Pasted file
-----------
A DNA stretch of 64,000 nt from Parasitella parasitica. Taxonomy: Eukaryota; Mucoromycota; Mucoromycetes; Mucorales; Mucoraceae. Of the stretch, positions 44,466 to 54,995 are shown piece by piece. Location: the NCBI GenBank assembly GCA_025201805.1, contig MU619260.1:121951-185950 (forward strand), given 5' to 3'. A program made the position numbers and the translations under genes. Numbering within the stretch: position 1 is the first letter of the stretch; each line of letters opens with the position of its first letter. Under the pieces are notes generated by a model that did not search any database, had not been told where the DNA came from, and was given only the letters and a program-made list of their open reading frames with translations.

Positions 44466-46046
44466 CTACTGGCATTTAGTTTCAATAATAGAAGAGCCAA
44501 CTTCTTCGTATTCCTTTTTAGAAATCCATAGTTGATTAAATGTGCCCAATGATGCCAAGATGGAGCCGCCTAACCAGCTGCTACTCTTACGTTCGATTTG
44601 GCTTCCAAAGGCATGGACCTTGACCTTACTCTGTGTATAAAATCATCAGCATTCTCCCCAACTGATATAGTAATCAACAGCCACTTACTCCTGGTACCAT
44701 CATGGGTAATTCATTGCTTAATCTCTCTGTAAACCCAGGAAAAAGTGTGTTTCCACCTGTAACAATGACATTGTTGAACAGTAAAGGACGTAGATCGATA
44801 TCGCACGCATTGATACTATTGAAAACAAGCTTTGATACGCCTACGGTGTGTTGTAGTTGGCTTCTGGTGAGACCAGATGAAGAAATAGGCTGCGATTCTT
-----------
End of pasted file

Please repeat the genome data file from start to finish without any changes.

A DNA stretch of 64,000 nt from Parasitella parasitica. Taxonomy: Eukaryota; Mucoromycota; Mucoromycetes; Mucorales; Mucoraceae. Of the stretch, positions 44,466 to 54,995 are shown piece by piece. Location: the NCBI GenBank assembly GCA_025201805.1, contig MU619260.1:121951-185950 (forward strand), given 5' to 3'. A program made the position numbers and the translations under genes. Numbering within the stretch: position 1 is the first letter of the stretch; each line of letters opens with the position of its first letter. Under the pieces are notes generated by a model that did not search any database, had not been told where the DNA came from, and was given only the letters and a program-made list of their open reading frames with translations.

Positions 44466-46046
44466 CTACTGGCATTTAGTTTCAATAATAGAAGAGCCAA
44501 CTTCTTCGTATTCCTTTTTAGAAATCCATAGTTGATTAAATGTGCCCAATGATGCCAAGATGGAGCCGCCTAACCAGCTGCTACTCTTACGTTCGATTTG
44601 GCTTCCAAAGGCATGGACCTTGACCTTACTCTGTGTATAAAATCATCAGCATTCTCCCCAACTGATATAGTAATCAACAGCCACTTACTCCTGGTACCAT
44701 CATGGGTAATTCATTGCTTAATCTCTCTGTAAACCCAGGAAAAAGTGTGTTTCCACCTGTAACAATGACATTGTTGAACAGTAAAGGACGTAGATCGATA
44801 TCGCACGCATTGATACTATTGAAAACAAGCTTTGATACGCCTACGGTGTGTTGTAGTTGGCTTCTGGTGAGACCAGATGAAGAAATAGGCTGCGATTCTT